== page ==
Temple Grandin



Temple Grandin, PhD, (born August 29, 1947) is an associate professor at Colorado State University and famous and successful adult with high-functioning autism. Grandin is also a successful professional designer of humane livestock facilities.

Grandin grew up in a time when very little was known about autism. Having been diagnosed with brain damage at age two, she was placed in a structured nursery school with what she considers to have been good teachers. Several years later her condition was recognized as autism and in adulthood she was diagnosed with Aspergers Syndrome. She considers herself lucky to have had supporting mentors from primary school onwards. In the 1960’s, Grandin attended the Hampshire Country School in Rindge, New Hampshire.

Grandin received her bachelor's degree in psychology from Franklin Pierce College in 1970, her master's degree in animal science from Arizona State University in 1975, and her PhD in animal science from the University of Illinois at Urbana-Champaign in 1989.

Grandin became well-known after being described by Oliver Sacks in the title narrative of his book, An Anthropologist on Mars, the title derived from Grandin's description of how she feels around 'neurotypical' people. Grandin has also been featured on major television programs, such as ABC's Primetime Live, the Today Show, and Larry King Live, and written up in Time magazine, People magazine, Forbes, and the New York Times. She was the subject of the Horizon documentary "The Woman Who Thinks Like A Cow", first broadcast by the BBC on June 8 2006.

Based on personal experience, she advocates early intervention and supportive teachers who can direct fixations of the autistic child to fruitful directions. She has described her hypersensitivity to noise and other sensory stimuli. She is a primarily visual thinker and has said language is her second language. Temple attributes her success as a livestock designer to her ability to recall detail which is a characteristic of her visual memory. Grandin compares her memory to full length movies in her head that can be replayed at will, allowing her to notice small details that would otherwise be overlooked. She is also able to view her memories using slightly different contexts by changing the positions of the lighting and shadows. Her insight into the minds of cattle has taught her to value the changes in details to which animals are particularly sensitive, and to use her visualization skills to design thoughtful and humane animal handling equipment. She regularly takes anti-depressants and uses a squeeze-box (hug machine) she invented at the age of 18.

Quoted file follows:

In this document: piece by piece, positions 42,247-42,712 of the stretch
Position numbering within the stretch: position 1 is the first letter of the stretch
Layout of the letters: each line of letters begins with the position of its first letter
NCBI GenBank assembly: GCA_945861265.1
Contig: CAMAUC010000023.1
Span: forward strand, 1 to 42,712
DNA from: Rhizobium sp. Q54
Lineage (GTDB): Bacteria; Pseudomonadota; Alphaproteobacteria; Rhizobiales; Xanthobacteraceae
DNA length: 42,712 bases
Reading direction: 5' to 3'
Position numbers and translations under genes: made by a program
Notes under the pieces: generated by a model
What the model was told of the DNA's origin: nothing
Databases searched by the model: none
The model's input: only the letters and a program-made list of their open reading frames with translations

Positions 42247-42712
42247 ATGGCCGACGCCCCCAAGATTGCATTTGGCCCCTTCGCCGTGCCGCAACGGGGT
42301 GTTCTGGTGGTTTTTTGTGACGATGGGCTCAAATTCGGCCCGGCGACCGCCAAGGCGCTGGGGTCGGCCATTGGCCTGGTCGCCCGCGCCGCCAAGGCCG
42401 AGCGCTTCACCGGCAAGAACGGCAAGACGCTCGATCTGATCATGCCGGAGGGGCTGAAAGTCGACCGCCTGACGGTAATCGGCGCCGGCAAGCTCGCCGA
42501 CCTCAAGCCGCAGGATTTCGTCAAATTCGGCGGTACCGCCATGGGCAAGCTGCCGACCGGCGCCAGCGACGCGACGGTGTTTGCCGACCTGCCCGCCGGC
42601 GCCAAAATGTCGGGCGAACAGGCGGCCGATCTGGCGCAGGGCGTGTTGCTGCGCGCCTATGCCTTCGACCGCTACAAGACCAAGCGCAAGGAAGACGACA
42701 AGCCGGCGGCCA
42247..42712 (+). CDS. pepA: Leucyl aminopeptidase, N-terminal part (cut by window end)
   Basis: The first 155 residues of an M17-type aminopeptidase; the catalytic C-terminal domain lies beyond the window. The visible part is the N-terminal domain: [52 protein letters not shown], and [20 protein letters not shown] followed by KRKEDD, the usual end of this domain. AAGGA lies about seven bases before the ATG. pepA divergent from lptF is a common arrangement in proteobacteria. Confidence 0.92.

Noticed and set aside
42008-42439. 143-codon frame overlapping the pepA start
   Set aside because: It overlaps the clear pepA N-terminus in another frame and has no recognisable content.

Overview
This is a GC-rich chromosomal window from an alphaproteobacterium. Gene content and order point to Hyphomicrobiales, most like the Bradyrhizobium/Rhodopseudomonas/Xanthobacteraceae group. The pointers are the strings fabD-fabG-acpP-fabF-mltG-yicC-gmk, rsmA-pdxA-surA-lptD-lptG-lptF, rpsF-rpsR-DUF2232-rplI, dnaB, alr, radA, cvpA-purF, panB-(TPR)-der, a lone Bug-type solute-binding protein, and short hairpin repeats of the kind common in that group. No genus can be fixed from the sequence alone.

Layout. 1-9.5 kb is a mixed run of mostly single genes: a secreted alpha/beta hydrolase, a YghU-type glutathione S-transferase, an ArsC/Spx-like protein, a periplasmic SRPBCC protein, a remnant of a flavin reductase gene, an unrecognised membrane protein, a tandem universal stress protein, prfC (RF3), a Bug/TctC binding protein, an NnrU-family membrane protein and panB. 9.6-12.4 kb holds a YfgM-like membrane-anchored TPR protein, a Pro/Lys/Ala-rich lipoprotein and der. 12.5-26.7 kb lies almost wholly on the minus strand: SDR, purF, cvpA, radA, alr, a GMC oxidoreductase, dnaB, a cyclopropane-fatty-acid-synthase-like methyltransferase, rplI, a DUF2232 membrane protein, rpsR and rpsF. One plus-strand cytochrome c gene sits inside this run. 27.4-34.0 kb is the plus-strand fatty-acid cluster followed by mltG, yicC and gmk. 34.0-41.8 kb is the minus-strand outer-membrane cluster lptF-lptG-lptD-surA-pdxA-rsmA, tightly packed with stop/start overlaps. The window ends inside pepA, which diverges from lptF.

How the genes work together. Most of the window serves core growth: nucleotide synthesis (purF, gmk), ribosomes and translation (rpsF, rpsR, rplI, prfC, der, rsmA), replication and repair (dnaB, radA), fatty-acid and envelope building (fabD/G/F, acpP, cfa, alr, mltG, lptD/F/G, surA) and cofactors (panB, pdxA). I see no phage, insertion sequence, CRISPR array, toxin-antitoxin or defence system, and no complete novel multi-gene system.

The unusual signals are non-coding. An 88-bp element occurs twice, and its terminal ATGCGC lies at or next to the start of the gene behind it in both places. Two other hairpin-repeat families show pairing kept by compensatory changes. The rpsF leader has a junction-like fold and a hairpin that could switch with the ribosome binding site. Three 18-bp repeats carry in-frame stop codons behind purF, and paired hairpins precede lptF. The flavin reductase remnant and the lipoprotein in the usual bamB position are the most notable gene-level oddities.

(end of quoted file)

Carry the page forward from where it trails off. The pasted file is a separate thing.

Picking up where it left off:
Grandin is considered a philosophical leader of both the animal welfare and autism advocacy movements. Both movements commonly cite her work regarding animal welfare, neurology, and philosophy. She knows all too well the anxiety of feeling threatened by everything in her surroundings, and of being dismissed and feared, all of which motivates her in her quest to promote humane livestock handling processes. Her business website has entire sections on how to improve standards in slaughter plants and livestock farms.

One of her most important essays about animal welfare is 'Animals are not Things', in which she posits animals are technically property in our society, but the law ultimately gives them ethical protections or 'rights'. She uses a 'screwdriver' metaphor by saying a person can legally smash or grind up a screwdriver but a person cannot legally torture an animal.

Books

* Emergence: Labeled Autistic (with Margaret Scariano, 1986, updated 1991), ISBN 0-446-67182-7
* The Learning Style of People with Autism: An Autobiography (1995). In Teaching Children with Autism : Strategies to Enhance Communication and Socializaion, Kathleen Ann Quill, ISBN 0-8273-6269-2
* Thinking in pictures : and Other Reports from My Life with Autism (1996), ISBN 0-679-77289-8
* Developing Talents : Careers for Individuals with Asperger Syndrome and High-Functioning Autism (2004). ISBN 1-931282-56-0
* Animals in Translation : Using the Mysteries of Autism to Decode Animal Behavior (2005), ISBN 0-7432-4769-8

Quotes

"I think using animals for food is an ethical thing to do, but we've got to do it right. We've got to give those animals a decent life and we've got to give them a painless death. We owe the animal respect."Permission is granted to copy, distribute and/or modify this document under the terms of the GNU Free Documentation License, Version 1.2 or any later version published by the Free Software Foundation; with no Invariant Sections, with no Front-Cover Texts, and with no Back-Cover Texts.
Virtual Magic is a human knowledge database blog. Text Based On Information From Wikipedia, Under The GNU Free Documentation License. Copyright (c) 2007 Virtual Magic. Permission is granted to copy, distribute and/or modify this document under the terms of the GNU Free Documentation License, Version 1.1 or any later version published by the Free Software Foundation; with no Invariant Sections, no Front-Cover Texts and no Back-Cover Texts. A copy of the license is included in the section entitled "GNU Free Documentation License".

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